3premise that an issue fee discrepancy will only be a problem if it exists on the date the patentissues. As explained previously (Director’s S.J. Mem. at 11, 15, 24), 35 U.S.C. § 151 requiresthat any “remaining balance of the issue fee shall be paid within three months of the sending of anotice thereof,” and provides that “if not paid, the patent shall lapse.” 35 U.S.C. § 151. Dr.Portman’s chargeback created a “remaining balance,” and the inventors’ failure to respond to theJune 7, 2004, Notice caused the patent to lapse.
But the significance of Dr. Portman’s chargeback request is not limited to the issue feedeficiency it created. It also raised questions about the inventors’ previous assertions that theprior abandonment had been unintentional. Portman’s attempt to obtain a refund of the moneythat was intended to cover the issue fee of the patent could well have reflected an intention thatthe patentThe fact that the issue fee remained unpaidafter notice to the inventors gave the USPTO ample basis for voiding the patent and returning theinventors to applicant status.not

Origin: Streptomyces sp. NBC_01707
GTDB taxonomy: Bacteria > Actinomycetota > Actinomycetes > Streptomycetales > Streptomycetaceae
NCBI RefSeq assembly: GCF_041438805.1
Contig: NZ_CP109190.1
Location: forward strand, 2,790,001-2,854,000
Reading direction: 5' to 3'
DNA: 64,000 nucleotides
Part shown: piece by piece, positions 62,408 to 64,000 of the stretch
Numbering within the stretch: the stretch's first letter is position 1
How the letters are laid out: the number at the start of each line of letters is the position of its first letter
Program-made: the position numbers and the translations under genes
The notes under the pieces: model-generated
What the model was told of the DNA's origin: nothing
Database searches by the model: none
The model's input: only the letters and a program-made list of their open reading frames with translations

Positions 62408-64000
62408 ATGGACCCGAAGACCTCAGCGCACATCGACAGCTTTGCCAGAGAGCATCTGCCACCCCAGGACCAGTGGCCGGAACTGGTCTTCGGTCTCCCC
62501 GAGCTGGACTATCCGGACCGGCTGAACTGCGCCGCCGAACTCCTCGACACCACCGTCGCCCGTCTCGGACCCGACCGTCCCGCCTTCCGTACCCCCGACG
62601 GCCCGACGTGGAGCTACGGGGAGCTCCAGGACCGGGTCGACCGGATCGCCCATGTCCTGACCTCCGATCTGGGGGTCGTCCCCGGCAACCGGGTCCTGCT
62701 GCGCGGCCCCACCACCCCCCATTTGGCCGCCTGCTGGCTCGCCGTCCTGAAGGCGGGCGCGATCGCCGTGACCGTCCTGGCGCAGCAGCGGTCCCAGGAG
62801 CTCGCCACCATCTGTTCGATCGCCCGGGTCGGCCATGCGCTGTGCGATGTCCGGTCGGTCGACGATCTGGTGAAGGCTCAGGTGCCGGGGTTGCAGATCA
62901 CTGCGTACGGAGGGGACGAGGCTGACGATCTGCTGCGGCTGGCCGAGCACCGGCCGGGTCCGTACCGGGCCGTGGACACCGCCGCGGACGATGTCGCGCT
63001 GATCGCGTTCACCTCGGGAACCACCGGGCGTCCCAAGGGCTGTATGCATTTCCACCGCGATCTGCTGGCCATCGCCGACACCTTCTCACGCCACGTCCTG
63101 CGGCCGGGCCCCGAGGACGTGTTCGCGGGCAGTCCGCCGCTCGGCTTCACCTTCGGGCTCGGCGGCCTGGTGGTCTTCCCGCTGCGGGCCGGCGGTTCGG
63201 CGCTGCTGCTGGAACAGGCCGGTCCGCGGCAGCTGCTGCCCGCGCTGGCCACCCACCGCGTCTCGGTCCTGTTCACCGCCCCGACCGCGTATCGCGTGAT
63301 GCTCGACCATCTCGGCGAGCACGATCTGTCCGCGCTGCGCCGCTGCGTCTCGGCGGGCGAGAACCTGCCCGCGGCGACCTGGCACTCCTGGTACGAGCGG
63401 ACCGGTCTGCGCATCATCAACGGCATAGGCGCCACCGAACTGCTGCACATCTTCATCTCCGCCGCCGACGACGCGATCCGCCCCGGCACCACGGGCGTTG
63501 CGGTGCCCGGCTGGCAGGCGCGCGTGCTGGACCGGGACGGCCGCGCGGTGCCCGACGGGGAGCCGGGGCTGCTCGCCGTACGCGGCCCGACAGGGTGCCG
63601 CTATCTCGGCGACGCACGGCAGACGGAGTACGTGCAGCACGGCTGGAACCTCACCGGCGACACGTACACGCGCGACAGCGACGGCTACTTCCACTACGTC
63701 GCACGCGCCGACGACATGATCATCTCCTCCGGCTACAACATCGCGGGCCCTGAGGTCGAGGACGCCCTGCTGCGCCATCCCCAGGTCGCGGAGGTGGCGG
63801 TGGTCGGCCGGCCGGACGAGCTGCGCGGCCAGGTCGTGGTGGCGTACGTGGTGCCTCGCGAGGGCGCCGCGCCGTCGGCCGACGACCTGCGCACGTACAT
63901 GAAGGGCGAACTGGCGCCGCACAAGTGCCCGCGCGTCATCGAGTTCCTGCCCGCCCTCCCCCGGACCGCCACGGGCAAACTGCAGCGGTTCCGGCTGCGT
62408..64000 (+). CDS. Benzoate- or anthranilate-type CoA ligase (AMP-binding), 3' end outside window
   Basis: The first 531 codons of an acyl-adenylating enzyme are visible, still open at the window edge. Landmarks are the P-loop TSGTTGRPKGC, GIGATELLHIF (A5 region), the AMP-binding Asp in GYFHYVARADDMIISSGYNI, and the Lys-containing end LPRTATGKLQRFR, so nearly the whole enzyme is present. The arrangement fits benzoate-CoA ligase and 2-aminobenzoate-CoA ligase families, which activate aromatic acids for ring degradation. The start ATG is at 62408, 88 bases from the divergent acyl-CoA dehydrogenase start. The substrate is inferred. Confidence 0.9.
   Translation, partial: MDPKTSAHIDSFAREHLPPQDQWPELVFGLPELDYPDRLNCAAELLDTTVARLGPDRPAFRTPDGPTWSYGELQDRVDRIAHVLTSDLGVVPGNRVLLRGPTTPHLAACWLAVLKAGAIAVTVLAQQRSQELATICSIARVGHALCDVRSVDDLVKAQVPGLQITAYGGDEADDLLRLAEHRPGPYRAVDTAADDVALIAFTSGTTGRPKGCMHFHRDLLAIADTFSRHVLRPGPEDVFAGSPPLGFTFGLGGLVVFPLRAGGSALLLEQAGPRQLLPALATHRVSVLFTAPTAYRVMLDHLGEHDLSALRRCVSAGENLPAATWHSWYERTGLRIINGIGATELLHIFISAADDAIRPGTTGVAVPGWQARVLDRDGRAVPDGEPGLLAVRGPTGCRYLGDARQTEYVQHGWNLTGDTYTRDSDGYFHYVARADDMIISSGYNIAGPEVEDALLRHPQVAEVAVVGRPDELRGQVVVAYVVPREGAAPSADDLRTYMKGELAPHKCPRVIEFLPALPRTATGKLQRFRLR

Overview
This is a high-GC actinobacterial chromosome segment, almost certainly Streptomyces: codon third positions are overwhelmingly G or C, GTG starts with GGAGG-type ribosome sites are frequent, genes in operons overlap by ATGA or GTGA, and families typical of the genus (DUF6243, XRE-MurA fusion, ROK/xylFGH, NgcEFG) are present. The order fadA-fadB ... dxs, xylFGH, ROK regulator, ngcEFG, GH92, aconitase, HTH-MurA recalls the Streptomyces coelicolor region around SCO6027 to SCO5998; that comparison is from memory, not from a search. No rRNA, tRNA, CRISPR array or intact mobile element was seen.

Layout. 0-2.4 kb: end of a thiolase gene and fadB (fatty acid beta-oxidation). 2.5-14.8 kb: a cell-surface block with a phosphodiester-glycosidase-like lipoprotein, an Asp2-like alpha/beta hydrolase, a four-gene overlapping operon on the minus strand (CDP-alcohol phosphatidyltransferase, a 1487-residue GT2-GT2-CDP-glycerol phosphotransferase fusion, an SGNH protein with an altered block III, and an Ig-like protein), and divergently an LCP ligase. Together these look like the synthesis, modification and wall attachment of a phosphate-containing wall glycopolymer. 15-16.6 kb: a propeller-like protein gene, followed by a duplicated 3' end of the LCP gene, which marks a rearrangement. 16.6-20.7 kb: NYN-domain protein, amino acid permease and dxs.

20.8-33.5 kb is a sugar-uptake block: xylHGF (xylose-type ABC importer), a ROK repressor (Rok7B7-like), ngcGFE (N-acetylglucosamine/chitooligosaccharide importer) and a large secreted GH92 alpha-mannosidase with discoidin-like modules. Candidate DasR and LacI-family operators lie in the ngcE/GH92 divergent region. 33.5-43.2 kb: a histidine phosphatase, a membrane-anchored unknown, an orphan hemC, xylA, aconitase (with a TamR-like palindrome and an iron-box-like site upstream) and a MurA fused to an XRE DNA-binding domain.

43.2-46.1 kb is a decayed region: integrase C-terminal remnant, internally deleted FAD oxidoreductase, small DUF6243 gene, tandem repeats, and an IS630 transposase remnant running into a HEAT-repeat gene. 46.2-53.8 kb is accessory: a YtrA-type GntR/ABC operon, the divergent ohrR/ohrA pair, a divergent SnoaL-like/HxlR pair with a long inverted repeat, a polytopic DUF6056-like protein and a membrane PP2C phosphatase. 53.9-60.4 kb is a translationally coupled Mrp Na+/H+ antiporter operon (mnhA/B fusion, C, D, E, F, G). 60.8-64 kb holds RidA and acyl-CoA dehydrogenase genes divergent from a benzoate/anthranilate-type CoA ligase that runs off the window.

Contrary to Mr. Schmirler’s implication (Schmirler Reply Mem. at 3), the Director’sstatement that “as a result of Dr. Portman’s chargeback . . . , the issue fee had never been paid”was not meant to suggest that the issue fee had not been paid at one time. Rather, as Mr.Schmirler acknowledges, the USPTO does not deny that the issue fee was paid. Schmirler ReplyMem. at 3. The USPTO’s point is merely that the chargeback left the fee unpaid, as if it hadnever been paid.issue, and thus gave rise to the inference that the abandonment may not have beenunintentional after all. If that were the case, then the USPTO should not have revived theunderlying application in the first place. In light of this new information regarding the inventors’intent, the USPTO withdrew its decision granting the revival request, thereby undercutting thepatent on a ground independent of the issue fee deficiency. The inventors’ failure to respond tothe USPTO’s June 7, 2004, Notice with an explanation of the chargeback provided anindependent ground for the USPTO to vacate the patent, and thereby restore the inventors to the
Case 2:10-cv-00144-LA Filed 06/21/11 Page 3 of 10 Document 26